The relationship between macroeconomic variables and budget deficit: A comparative study of Sri Lanka with Malaysia and South Korea
The association between budget deficit and macroeconomic variables and their repercussion on macroeconomic instability has been the most widely debated topic among economists and policymakers. This paper examines the association between budget deficit and selected macroeconomic variables in Sri Lanka, Malaysia and South Korea, 2000-2016. Explanatory macroeconomic variables are inflation, interest rate, exchange rate, debts, and real GDP growth rate. The Granger Causality test was carried out to determine whether the selected variables’ impact on budget deficit were uni- or bi-directional; the comparative study considered panel analysis. Data were sourced from the IMF, World Bank and annual reports of the Central Bank of Sri Lanka. The Sri Lankan finding was that there was uni-directional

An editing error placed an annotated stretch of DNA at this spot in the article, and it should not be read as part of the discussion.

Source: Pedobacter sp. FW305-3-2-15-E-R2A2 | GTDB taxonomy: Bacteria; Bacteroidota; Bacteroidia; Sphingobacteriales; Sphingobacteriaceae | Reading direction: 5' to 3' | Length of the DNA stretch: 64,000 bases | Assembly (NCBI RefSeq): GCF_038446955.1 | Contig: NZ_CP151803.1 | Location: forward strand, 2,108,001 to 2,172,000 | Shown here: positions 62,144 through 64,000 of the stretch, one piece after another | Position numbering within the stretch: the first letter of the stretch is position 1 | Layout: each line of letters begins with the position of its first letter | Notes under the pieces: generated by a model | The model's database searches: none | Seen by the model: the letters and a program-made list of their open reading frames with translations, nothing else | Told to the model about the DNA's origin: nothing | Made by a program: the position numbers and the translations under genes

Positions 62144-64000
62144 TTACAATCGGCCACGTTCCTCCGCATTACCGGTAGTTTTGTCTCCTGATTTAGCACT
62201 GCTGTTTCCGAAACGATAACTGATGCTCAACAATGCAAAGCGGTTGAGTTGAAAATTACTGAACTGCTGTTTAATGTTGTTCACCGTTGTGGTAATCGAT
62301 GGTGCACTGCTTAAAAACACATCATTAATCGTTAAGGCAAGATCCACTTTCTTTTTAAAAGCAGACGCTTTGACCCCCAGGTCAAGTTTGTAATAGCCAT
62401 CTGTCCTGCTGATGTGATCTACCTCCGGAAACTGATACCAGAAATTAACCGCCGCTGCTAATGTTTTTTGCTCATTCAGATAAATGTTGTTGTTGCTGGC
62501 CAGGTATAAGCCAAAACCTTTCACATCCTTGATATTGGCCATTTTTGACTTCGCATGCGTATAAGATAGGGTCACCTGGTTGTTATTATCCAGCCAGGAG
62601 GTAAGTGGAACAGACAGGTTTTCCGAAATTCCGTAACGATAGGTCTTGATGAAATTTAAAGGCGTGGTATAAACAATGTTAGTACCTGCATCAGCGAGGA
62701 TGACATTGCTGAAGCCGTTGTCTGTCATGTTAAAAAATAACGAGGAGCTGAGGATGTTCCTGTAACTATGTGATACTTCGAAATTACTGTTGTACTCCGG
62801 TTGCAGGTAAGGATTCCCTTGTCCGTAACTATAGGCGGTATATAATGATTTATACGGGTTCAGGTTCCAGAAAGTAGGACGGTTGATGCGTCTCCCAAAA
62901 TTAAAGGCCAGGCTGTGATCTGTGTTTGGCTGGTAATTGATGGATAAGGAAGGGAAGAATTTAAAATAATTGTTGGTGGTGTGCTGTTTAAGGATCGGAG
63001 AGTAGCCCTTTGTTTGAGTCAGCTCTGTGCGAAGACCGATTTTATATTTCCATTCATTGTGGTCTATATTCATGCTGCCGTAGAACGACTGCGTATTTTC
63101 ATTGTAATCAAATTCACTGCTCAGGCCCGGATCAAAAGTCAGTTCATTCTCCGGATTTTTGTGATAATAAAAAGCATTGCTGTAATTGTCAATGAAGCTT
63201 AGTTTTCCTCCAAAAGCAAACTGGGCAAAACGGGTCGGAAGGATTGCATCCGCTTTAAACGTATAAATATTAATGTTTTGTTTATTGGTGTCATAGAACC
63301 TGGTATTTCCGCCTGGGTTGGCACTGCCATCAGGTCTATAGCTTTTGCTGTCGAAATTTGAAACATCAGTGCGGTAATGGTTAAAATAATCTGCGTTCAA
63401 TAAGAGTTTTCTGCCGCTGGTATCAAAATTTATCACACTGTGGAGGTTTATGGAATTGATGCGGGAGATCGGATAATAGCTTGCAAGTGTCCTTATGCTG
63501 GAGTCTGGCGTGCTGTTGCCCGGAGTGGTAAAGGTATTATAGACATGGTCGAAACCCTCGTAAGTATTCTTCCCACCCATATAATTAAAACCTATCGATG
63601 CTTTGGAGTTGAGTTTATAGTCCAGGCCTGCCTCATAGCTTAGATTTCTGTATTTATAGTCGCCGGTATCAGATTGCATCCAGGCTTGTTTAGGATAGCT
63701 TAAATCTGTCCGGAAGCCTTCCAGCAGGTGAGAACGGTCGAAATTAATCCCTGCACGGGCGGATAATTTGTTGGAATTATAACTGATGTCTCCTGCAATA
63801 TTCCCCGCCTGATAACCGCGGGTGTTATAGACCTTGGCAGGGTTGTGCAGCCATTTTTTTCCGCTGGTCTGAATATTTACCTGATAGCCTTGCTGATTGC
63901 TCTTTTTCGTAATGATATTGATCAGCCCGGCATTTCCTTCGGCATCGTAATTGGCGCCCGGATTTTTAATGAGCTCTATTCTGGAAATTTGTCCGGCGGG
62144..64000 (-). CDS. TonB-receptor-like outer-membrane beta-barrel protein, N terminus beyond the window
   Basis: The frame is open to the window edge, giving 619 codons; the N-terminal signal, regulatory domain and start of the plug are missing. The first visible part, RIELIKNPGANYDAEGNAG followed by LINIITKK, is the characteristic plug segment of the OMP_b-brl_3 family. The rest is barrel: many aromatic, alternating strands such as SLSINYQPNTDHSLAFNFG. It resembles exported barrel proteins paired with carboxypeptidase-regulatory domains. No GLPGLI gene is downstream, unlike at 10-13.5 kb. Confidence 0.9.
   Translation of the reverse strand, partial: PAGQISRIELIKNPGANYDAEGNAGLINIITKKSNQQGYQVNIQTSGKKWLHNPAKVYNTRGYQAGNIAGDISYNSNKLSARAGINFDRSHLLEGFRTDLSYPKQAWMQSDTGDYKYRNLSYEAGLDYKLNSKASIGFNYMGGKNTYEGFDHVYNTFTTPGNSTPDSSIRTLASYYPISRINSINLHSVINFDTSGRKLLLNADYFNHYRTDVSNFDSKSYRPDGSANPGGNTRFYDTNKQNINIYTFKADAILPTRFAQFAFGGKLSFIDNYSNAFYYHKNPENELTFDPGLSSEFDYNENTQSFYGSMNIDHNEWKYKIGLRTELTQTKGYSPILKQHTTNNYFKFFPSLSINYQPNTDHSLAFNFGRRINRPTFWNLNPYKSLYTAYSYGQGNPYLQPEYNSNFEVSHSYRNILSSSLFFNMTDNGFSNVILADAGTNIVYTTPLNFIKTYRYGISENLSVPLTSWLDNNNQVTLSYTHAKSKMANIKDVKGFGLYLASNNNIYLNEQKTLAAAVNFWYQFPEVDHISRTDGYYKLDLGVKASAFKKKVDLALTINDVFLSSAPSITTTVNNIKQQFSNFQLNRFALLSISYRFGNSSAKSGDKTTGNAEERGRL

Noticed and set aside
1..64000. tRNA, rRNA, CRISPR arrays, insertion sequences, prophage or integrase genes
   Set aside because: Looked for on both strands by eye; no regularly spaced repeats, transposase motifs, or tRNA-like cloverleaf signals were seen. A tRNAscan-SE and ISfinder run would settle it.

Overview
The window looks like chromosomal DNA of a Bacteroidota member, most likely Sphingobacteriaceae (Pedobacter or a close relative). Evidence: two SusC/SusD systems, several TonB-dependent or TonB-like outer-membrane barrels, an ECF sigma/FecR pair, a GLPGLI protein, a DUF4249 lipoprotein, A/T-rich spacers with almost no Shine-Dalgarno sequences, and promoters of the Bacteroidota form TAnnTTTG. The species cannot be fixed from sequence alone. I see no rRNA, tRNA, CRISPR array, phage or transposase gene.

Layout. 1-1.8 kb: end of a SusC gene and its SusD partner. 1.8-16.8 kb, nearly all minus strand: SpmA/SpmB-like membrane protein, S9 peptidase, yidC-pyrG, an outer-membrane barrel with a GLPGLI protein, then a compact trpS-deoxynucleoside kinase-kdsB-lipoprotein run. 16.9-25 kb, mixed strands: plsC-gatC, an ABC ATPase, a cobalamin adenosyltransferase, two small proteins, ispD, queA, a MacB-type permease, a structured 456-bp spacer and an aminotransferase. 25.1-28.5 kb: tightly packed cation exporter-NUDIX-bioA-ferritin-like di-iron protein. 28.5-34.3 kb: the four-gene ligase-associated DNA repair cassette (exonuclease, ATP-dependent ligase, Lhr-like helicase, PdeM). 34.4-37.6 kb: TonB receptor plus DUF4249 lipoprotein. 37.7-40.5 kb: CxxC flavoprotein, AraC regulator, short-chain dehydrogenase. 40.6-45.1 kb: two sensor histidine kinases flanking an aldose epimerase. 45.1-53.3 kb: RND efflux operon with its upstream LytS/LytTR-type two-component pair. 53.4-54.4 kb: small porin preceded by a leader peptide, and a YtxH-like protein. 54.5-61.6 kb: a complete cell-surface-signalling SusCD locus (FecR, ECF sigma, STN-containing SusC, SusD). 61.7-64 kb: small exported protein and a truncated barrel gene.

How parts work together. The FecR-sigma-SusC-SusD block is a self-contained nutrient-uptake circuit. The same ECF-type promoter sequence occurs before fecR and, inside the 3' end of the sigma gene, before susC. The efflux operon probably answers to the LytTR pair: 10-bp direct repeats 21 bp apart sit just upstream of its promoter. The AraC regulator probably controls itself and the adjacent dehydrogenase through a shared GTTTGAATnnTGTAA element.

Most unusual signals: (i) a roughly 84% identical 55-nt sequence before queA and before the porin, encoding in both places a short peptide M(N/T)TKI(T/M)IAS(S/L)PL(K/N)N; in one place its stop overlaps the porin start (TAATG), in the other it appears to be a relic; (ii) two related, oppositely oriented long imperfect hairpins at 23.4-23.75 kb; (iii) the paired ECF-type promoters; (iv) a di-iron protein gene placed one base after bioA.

causality between variables. In the Malaysian study, there was no causality between budget deficit and the variables. In South Korea, the study identified uni-directional causality between variables. The panel analysis suggested that debts and real GDP growth rate are significant variables in controlling the budget deficit. A country’s debt level is a significant variable in controlling the size of the deficit. For Sri Lanka, it is important to consider economic policy strategies implement by Malaysia and South Korea to mitigate prevailing economic issues of a sustained sizable budget deficit, significant debt maturities, weaker public finances, higher domestic and foreign currency debt.
Keywords: Budget deficit, macroeconomic variables, panel analysis, Granger Causality, Malaysia, South Korea, Sri Lanka